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Ghost gives Lotto Numbers in Dream and something Happened.


In a heart-wrenching turn of events, John Manu Israel, a 46-year-old lotto vendor and barber from Essianimpong near Ejisu in the Ashanti Region, met an untimely demise on February 26, 2017. The unfortunate incident occurred when he was struck by a hit-and-run taxi driver while attempting to cross the road near the Kumasi Children’s Park bus stop at Amakom.

John had just finished rendering accounts of the day’s lotto sales to his master at Old Amakom and was heading back to his shop, which was a mere 30 meters away from the Justice Hotel in the Afful-Nkwanta area of New Amakom.

As he made his way back, heavy rainfall engulfed the area. Despite the downpour, John managed to safely cross the first two lanes of the road from the Adum direction and stood on the median pavement. However, tragedy struck as he tried to cross the second double lane toward the Children’s Park. A taxi, speeding from the Anloga junction direction of the dual-carriage road, collided with him.

Left to his fate amidst the pouring rain, John lay on the ground, bleeding profusely with multiple cuts on his body. It wasn’t until a couple of hours later, after the rain subsided, that someone discovered him lying in a pool of blood by the roadside. The alarm was raised, and an ambulance from the Kwame Nkrumah University of Science and Technology Hospital was summoned. John was swiftly rushed to the Komfo Anokye Teaching Hospital Accident and Emergency Unit for treatment.

Tragically, the following morning, John’s relatives received the devastating news of his passing when they hurriedly arrived at KATH. Survived by his wife, Yaa Boatemaa, a petty trader at Afful-Nkwanta, and four children, John’s loss was deeply felt by his family and the community.

Three weeks after his untimely demise, an extraordinary occurrence unfolded. Akosua Adutwumwaa, the wife of one of John’s friends from Ejisu, arrived in Afful-Nkwanta on a Monday morning with a startling revelation. She claimed to have seen John in her dream the previous night, where he gave her GH¢6,000 to be handed over to his wife for lotto stakes. The intention was to raise sufficient funds for a befitting funeral ceremony.

Acquainted with John’s “stand-by” numbers, a set of numbers he regularly played, the friend decided to wager on 70-24-38-7-79, with 70-7 ultimately matching the drawn numbers. The win was substantial, but Yaa Boatemaa, the widow, refused to participate in the lotto despite the encouragement.

However, the following day, Akosua Adutwumwaa informed her husband once again about a dream encounter with John. This time, John appeared displeased that his wife had disregarded his previous instruction. He appealed to his friends to urge his wife to partake in the lotto, ensuring she had the means to cover the expenses of his funeral rites.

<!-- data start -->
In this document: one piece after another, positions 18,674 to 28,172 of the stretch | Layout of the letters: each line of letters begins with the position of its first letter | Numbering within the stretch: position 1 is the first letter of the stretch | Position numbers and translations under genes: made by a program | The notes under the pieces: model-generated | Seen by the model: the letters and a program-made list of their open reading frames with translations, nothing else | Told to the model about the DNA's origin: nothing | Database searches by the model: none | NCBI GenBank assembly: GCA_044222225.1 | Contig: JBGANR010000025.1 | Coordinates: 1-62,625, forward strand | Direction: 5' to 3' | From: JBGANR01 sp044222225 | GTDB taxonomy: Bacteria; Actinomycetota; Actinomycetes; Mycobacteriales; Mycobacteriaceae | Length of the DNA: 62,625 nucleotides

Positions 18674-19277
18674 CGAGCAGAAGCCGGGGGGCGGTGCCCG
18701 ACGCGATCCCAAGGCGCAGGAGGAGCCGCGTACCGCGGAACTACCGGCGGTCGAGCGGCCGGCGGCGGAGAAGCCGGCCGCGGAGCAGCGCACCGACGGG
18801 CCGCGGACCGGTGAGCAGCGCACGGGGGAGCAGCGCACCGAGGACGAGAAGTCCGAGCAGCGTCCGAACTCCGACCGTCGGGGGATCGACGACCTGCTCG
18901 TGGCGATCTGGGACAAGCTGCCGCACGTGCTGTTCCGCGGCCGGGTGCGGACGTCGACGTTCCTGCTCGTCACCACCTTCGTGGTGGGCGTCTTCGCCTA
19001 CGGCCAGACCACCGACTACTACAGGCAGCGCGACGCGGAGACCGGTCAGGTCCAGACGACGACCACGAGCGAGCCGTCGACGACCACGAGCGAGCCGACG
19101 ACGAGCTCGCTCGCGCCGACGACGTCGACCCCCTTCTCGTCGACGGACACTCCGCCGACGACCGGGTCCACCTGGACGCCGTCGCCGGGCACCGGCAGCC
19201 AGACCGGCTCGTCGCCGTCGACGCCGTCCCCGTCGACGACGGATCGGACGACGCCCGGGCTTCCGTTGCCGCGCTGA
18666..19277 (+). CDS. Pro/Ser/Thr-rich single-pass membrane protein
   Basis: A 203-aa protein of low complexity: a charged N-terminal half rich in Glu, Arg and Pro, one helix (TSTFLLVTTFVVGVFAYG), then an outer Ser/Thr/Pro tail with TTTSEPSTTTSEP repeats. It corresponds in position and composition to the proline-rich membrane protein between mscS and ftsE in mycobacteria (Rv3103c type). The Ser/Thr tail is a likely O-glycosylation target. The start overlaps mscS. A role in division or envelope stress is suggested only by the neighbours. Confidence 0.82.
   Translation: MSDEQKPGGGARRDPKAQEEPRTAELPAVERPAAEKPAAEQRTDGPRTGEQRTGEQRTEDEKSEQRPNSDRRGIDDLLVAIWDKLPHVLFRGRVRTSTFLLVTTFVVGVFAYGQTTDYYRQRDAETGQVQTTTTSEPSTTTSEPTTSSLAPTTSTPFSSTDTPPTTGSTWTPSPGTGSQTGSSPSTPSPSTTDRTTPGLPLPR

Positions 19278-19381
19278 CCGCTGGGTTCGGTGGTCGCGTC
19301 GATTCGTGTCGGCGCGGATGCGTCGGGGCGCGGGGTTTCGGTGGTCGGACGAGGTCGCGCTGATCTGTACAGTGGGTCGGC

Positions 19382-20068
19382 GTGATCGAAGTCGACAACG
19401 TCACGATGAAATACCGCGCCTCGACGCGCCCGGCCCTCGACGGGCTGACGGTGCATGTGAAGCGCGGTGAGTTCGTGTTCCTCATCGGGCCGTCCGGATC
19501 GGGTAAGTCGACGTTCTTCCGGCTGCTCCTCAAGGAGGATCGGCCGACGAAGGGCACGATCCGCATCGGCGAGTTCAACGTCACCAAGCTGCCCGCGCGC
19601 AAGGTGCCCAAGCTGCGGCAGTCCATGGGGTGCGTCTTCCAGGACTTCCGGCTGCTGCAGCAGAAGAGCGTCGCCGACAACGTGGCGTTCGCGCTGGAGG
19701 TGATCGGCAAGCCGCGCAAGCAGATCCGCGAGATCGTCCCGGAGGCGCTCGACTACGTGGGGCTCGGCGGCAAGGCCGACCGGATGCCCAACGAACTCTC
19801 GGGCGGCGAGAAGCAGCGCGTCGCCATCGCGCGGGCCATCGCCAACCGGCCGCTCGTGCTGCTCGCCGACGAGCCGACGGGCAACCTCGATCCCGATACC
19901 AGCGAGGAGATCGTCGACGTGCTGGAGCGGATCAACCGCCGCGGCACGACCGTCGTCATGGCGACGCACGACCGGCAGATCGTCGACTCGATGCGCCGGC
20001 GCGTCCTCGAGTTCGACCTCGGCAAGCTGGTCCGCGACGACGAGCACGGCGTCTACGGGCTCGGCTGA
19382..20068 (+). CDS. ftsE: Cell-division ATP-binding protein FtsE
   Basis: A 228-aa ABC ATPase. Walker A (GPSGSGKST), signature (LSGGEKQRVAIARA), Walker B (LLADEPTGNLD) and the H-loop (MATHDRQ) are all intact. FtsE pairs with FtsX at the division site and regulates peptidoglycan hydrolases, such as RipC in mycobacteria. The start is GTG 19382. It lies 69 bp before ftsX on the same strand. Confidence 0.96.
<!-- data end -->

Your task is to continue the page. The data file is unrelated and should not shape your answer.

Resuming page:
Motivated by the previous day’s victory, John’s friend gave Yaa Boatemaa GH¢50 to use for the lotto stakes. She wagered only GH¢5 out of the provided sum and played the numbers 6-60-36-67-86, with 6-60 being the drawn combination. The news of the “ghost numbers” spread like wildfire in Amakom and Asafo, prompting a frenzy of eager individuals rushing to nearby lotto kiosks to partake in the phenomenon.

Long queues formed in Afful-Nkwanta, Amakom, Asafo, and Ejisu as people eagerly bet on the “ghost numbers” before the day’s lotto sales concluded at 5 p.m. Unfortunately, none of the numbers matched the drawn combination on the third day, resulting in significant losses for the anxious gamblers.

Numerous lotto agents reported exceptional sales on Wednesday, taking advantage of the “ghost numbers” and the resulting panic staking to generate profits for themselves and their superiors. However, many individuals, including elderly men and women, as well as schoolchildren who had borrowed money from friends and relatives to participate, suffered financial losses.

The aftermath of the event revealed that over two days, more than GH¢600,000 was won by various individuals engaged in the “ghost number” frenzy. The largest single winning amounted to GH¢60,000. As a consequence, some private lotto agents in the Amakom area were forced out of business due to the substantial payouts.

Despite the excitement and monetary gains for some, it was a time of counting losses for many others. On Thursday morning, a distraught 54-year-old petty trader named Madam Afia Nyamesem was found near the Amakom market, weeping uncontrollably after losing her entire GH¢150 capital. Her business was now in jeopardy.

Lotto agent Mr. Yaw Owusu Ansah shared that if the third number had matched, the agents and lotto operators in the area would have faced significant difficulties in covering the winnings due to the staggering sales volume.

The burial and final funeral rites of John, known as Diago, were scheduled for April 6 in Essianimpong within the Ejisu-Juaben Municipality of the Ashanti Region. The story of Diago’s tragic fate, the ghost numbers, and the subsequent frenzy left a lasting impact on the community, reminding everyone of the unpredictable and sometimes devastating consequences that accompany the world of lotto.

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